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How to land the lead in Warhol's only play, Pork 

click to enlarge Superstar: Cherry Vanilla - COURTESY OF ARLENE PACHASA
  • Courtesy of Arlene Pachasa
  • Superstar: Cherry Vanilla

An art dealer from England named Ira Gale caught a performance of Pork at LaMaMa and made arrangements with Andy [Warhol] and Tony [Ingrassia] to bring it to the Roundhouse in London for the summer, with plans to move it to the West End after that. [See City Paper's Q&A with Cherry Vanilla.] But none of them, it seemed, were happy with Cleve Roller in the part of Amanda Pork. So when Tony suggested me for the role in the new production [...] Andy asked him to bring me up to the Factory for an audition.

I was excited beyond belief on that early June afternoon. Being recognized as an actress by Andy Warhol was huge and anointing, the chance of a lifetime. It meant that you yourself were art in some way, as precious as any of Andy's soup cans, Brillo boxes, dollar bills or cows. But this was the lead role I was trying out for, with tons of dialogue, and I really didn't know if I could pull it off. Auditions made me nervous, and my stage experience was limited to a handful of school plays, Miss Betty's dance recitals, and World.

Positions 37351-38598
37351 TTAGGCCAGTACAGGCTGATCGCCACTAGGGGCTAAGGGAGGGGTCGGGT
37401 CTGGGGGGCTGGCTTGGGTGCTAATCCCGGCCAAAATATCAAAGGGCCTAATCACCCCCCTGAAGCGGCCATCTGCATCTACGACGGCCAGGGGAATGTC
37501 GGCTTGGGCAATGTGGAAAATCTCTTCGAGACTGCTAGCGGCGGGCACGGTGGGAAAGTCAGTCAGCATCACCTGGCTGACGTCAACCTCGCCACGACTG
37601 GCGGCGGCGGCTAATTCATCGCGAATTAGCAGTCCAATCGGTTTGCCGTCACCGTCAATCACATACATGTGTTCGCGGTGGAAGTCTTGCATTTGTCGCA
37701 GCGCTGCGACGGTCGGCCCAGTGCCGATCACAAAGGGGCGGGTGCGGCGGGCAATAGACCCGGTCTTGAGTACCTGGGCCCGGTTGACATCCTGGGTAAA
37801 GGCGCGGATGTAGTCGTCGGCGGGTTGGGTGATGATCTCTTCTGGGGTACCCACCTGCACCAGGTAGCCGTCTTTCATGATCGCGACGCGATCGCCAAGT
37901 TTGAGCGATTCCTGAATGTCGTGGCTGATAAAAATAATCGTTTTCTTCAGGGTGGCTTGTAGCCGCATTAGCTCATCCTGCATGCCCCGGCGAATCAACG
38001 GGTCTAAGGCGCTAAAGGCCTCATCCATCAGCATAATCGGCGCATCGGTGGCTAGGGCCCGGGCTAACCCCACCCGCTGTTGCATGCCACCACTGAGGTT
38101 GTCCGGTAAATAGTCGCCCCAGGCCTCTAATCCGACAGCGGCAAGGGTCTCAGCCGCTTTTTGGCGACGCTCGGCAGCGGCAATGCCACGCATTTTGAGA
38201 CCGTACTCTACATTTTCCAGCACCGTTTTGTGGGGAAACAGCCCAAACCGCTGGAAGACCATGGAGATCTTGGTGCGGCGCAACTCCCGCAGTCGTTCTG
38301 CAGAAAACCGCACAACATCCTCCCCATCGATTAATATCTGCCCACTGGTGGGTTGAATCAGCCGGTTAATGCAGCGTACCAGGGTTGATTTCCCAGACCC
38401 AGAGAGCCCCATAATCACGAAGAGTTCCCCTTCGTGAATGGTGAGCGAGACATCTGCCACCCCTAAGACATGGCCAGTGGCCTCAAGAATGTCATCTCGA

Tony coached me on a few scenes before taking me up to the Factory. But to my surprise, Andy never even asked me to do any lines from the play. Instead he enthusiastically engaged me in conversation, mostly about TV commercials and Madison Avenue and then asked me to sing my favorite hymn from Catholic school. He really caught me off guard with that request. But by the time I finished the verse of "Dear Lady of Fatima" (off-key, but earnestly and with a rousing repeat line at the end), he joyously applauded me and gave me the part. 

 

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Reprinted with permission from Lick Me: How I Became Cherry Vanilla. Text copyright 2010 Chicago Review Press. Published by Chicago Review Press (distributed by IPG). 

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